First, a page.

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Photonic Bandgap (PBG) Structures
Periodic transmission lines

This work was supported, in part, by NSF REU Grant #0452206.

A transmission line is a multiple conductor structure which transmits a signal from one place to another. Our transmission lines are all of the microstrip style, which is formed by a flat conducting line above a ground plane, usually with a dielectric material placed in between. A periodic transmission line has a regular disturbance in the geometry, and hence in the characteristic impedance of the line, resulting in forbidden frequency bands. The dispersion of a periodic transmission line resembles the dispersion of an electron in a crystal lattice, leading to a close parallel between these structures (which you can easily see and manipulate) and the quantum mechanical system of conduction electrons in a periodic potential. We are exploring that parallel, seeking its strengths as a pedagogical illustration of band theory, and seeking its limits.

Isaac Angert testing a 2-band crystal

Isaac Angert testing a 2-band photonic crystal.


Caitlin Ploch presenting at SURF 2012



Above: Electromagnetic field simulation will be used as a highly visual way for students to recognize the physical meaning of dispersion, or rather the nonlinear correspondence between 1/wavelength and frequency.


During summer '08, Isaac Angert taught himself to use photolighography to make the periodic transmission lines.

Isaac Angert


(Left) Isaac poses next to the bubbler where the etchant does its job. (Above) An example of a fixtured and connectorized circuit on Rogers RO 3003 board.

Strip#13 After fabrication, the striplines are measured on a calibrated vector network analyzer. This measurement yields complex transmission and reflection coefficients, which can be compared to the IE3D simulation. This graph shows the transmission from connector-to-connector, where 0 dB indicates complete transmission and -30 dB indicates 0.1% transmission. We get very good agreement between simulation and measurement, and the vector reflection and transmission coefficients are now being used to compute the dispersion, as well as the characteristic impedance, of the periodic transmission line.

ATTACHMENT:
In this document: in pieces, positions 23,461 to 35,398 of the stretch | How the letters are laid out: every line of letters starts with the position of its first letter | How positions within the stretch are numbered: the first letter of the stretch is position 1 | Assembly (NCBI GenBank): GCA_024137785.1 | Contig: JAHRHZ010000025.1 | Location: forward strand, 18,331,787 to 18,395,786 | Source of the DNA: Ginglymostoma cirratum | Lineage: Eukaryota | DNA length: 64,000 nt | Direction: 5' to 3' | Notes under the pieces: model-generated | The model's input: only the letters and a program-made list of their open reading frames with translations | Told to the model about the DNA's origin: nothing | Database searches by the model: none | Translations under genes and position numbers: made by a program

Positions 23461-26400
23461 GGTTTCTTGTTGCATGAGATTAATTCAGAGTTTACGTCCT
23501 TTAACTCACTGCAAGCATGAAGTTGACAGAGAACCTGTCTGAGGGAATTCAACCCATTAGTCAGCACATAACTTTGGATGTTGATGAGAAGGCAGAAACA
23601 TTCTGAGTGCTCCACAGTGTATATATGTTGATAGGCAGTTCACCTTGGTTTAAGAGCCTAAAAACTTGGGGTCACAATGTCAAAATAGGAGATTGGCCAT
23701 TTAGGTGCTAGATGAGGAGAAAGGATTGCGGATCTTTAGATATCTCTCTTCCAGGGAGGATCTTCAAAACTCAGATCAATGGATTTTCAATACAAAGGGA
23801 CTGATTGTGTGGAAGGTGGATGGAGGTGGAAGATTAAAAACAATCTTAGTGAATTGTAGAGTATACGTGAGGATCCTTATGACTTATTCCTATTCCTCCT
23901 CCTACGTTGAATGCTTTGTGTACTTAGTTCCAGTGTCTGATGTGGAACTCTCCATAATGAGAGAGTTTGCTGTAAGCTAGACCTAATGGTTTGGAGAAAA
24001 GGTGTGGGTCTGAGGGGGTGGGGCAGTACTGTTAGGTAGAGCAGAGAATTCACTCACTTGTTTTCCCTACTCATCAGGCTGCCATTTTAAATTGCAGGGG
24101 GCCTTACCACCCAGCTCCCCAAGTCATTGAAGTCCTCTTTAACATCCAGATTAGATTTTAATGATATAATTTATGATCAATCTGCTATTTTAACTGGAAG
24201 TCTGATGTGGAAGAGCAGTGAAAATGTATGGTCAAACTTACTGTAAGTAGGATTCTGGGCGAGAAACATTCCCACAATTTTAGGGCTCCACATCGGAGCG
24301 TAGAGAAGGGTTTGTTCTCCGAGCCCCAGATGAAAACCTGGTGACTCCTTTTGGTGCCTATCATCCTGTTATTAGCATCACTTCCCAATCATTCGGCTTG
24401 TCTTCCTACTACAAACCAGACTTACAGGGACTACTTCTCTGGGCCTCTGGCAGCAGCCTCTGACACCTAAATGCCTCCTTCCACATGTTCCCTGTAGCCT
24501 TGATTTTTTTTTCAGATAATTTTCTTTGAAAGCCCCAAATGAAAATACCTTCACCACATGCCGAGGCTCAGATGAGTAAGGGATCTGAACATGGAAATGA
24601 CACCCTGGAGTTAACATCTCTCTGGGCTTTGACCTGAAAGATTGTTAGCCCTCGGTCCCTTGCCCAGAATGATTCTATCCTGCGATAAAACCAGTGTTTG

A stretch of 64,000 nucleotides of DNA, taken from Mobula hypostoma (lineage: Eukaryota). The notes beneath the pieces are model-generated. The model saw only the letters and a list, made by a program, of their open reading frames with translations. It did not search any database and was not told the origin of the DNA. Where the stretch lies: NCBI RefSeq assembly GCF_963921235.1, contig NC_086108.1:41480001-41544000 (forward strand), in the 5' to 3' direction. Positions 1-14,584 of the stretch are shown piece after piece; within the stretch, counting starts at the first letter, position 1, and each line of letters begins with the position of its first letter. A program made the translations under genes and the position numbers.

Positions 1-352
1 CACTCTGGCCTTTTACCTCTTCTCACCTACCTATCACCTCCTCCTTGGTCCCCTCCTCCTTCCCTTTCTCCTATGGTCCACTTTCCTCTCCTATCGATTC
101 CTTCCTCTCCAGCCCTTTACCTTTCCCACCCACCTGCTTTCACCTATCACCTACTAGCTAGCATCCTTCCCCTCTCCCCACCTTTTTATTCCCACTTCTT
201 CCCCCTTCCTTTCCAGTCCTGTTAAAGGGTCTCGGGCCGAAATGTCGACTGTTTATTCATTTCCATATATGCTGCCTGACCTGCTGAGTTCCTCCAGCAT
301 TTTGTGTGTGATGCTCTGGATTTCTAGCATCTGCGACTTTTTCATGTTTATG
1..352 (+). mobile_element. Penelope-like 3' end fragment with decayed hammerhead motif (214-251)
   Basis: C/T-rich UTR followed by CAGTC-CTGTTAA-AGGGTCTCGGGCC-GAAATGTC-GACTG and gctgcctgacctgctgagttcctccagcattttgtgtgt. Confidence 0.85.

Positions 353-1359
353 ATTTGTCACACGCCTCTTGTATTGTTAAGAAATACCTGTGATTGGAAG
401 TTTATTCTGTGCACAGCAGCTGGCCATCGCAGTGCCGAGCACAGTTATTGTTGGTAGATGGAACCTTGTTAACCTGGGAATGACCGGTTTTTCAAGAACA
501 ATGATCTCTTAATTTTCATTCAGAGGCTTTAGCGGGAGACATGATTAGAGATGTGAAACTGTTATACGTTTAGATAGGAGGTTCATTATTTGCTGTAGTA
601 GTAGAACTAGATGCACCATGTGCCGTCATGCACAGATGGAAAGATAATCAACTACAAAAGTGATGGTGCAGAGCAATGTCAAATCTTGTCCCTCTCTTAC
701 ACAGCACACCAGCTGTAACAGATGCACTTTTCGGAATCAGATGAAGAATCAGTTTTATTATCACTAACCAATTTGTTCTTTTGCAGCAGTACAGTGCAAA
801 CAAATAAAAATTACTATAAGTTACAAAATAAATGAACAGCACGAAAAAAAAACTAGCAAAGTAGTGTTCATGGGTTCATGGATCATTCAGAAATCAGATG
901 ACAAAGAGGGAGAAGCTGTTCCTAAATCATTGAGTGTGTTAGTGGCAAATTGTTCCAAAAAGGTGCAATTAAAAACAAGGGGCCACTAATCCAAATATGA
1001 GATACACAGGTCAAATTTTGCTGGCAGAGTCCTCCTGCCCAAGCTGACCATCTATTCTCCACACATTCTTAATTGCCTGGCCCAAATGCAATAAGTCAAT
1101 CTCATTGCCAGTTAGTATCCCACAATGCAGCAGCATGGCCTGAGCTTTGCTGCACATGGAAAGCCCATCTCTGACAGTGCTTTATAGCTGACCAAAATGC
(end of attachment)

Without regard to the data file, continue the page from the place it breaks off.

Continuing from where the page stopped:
Research Students' Bibliographic Reference

Results from Summer 2008.
Results from Summer 2009.
Results from Summer 2010.


Chul-Sik Kee, et al, Essential Parameter in the Formation of Photonic Band Gaps, Phys. Rev. E, vol 59, no. 4, April 1999, pp. 4695-4698.

Chul-Sik Kee, et al, Essential Role of Impedance in the Formation of Acoustic Band Gaps, J. Appl. Phys. vol 87, no. 4, February 15, 2000, pp. 1593-1596.

Chul-Sik Kee, et al, Roles of Wave Impedance and Refractive Index in Photonic Crystals with Magnetic and Dielectric Properties IEEE Trans. Microwave Theory & Tech., vol. 47, no. 11, November 1999, pp. 2148-2149.

I.L. Lyubchanskii, et al, Magnetic Photonic Crystals, J. Phys. D: Appl. Phys, vol. 36, 2003, pp. R277-R287.

Peter Vukusic, Manipulating the Flow of Light with Photonic Crystals, Physics Today, October 2006, pp. 82-83.

Halim Boutayeb, et al, Band Structure Analysis of Crystals with Discontinuous Metallic Wires, IEEE Microwave and Wireless Component Lett, vol. 15, no. 7, July 2005, pp. 484-486.

Vesna Radisic, et al, Novel 2-D Photonic Bandgap Structure for Microstrip Lines, IEEE Microwave and Wireless Component Lett, vol. 8, no. 2, February 1998, pp. 69-71.